By Grace Newton
[accordion title=”The Texas Open Meetings Act“]The Texas Open Meetings Act was passed by the Texas Legislature in 1967 to make governmental decisions accessible to the public. It argues that governing bodies who receive public funds have a responsibility and obligation to the public to conduct business in the open.
As the student newspaper, we argue that it is important to know whether the Texas Open Meetings Act holds any relevance on our campus.
For the benefit of all students, we began our research on Sept. 25 when the Texas Open Meetings Act was upheld by the 5th U.S. Circuit Court of Appeals. The ruling was considered a victory for citizens and taxpayers wanting transparency in government and public institutions in the state of Texas.
The three-judge panel of the 5th Circuit Court of Appeals ruled against municipal officials from across the state who filed a lawsuit claiming that the act violated their first amendment rights.
The officials held public meetings behind closed doors and did not want to be held to criminal penalties outlined in the state’s open meetings law, which affirms that a violation is a misdemeanor and punishable up to a $500 fine and up to six months in jail.
In this commentary, our goal is to help the student body understand different interpretations of the Texas Open Meetings Act and present the topic in an open forum.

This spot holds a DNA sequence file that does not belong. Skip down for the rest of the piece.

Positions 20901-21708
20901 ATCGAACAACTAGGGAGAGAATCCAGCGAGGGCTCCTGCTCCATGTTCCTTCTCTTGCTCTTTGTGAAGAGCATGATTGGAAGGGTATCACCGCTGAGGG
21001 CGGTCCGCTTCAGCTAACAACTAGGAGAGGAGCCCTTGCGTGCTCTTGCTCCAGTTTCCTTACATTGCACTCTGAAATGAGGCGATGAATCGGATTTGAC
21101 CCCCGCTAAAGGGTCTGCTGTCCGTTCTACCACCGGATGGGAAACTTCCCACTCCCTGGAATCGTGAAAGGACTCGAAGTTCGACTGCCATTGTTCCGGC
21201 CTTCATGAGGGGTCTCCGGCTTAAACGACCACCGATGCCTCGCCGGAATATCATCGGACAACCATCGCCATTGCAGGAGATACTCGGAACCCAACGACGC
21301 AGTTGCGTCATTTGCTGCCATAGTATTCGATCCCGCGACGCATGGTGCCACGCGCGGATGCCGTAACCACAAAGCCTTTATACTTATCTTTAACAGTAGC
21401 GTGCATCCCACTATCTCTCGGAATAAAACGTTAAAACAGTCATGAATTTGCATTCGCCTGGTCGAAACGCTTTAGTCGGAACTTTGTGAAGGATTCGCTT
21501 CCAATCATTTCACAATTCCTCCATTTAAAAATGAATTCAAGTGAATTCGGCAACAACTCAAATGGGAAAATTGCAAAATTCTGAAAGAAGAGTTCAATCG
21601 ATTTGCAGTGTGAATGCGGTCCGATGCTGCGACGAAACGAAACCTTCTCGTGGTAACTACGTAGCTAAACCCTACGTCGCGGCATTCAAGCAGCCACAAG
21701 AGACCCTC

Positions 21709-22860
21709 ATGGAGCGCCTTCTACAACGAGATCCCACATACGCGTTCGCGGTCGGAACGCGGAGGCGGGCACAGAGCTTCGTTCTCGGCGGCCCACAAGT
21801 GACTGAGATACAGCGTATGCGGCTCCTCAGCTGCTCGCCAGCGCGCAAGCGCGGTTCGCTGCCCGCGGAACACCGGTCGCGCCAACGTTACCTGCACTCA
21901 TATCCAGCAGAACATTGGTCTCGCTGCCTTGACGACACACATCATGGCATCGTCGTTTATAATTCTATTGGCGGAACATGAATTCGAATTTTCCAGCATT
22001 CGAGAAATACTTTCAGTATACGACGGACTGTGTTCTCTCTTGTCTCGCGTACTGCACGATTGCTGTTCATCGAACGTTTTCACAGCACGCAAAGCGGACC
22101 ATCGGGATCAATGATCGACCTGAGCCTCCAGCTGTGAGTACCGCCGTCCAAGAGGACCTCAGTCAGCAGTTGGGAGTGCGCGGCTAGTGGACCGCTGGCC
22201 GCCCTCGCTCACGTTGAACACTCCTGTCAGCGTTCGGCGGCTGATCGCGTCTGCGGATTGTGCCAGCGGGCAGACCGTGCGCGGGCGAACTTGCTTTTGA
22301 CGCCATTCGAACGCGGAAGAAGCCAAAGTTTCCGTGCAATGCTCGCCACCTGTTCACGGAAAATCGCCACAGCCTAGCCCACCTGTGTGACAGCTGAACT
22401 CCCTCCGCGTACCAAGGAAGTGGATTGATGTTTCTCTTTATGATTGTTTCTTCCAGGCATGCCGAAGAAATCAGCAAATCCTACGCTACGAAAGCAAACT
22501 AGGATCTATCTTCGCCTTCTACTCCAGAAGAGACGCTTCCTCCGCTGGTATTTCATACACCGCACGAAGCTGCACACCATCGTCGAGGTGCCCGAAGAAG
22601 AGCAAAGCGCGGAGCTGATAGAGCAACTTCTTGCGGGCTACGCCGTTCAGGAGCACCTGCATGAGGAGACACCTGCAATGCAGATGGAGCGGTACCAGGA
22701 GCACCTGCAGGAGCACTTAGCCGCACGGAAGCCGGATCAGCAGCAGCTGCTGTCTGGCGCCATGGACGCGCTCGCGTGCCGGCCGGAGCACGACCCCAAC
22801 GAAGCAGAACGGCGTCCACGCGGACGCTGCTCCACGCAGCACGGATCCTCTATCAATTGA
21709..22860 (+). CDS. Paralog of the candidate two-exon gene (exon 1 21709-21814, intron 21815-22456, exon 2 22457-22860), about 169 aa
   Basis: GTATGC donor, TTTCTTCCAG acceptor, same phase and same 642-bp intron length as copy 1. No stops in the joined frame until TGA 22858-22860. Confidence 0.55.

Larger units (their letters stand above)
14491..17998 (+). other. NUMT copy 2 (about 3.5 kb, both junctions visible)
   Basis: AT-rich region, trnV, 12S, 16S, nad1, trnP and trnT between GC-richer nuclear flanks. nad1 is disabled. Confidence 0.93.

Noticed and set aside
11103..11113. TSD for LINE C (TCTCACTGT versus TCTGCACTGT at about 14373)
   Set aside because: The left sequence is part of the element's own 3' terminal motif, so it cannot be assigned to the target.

Should students have the right to know how administration, student government, senates and councils are making decisions that affect them, openly and behind closed doors?
As of now, students don’t know what decisions are being made and can’t know because administrative meetings at this university are closed to Student Government Association, the student newspaper, students, the majority of employees and the public.[/accordion]
[accordion title=”An open meeting: Good for students, headache for administration“]Here is an example of how open meetings have benefitted students on this campus: On March 23, a Mesquite reporter attended a then-open meeting of the President’s Leadership Council.
Following that meeting, The Mesquite reported an announcement made by Dr. Mary Ann Grams, former associate vice president for student affairs, who said the university was moving from a graduation ceremony in December and May, to a single ceremony in May.
This final decision was made by University Executive Team, made up of President Maria Hernandez Ferrier, provost, chief of staff and vice presidents, and was in response to student complaints about the limited number of tickets for guests at graduation ceremonies. Previously, the graduation ceremony was at Community Bible Church where limited seating was available, and students were allowed eight guests.
To accommodate a growing student body and more guests, administrators made the decision to move the ceremony to Freeman Coliseum, a larger venue at an increased cost. Because of the cost increase, the university decided to hold one ceremony instead of two.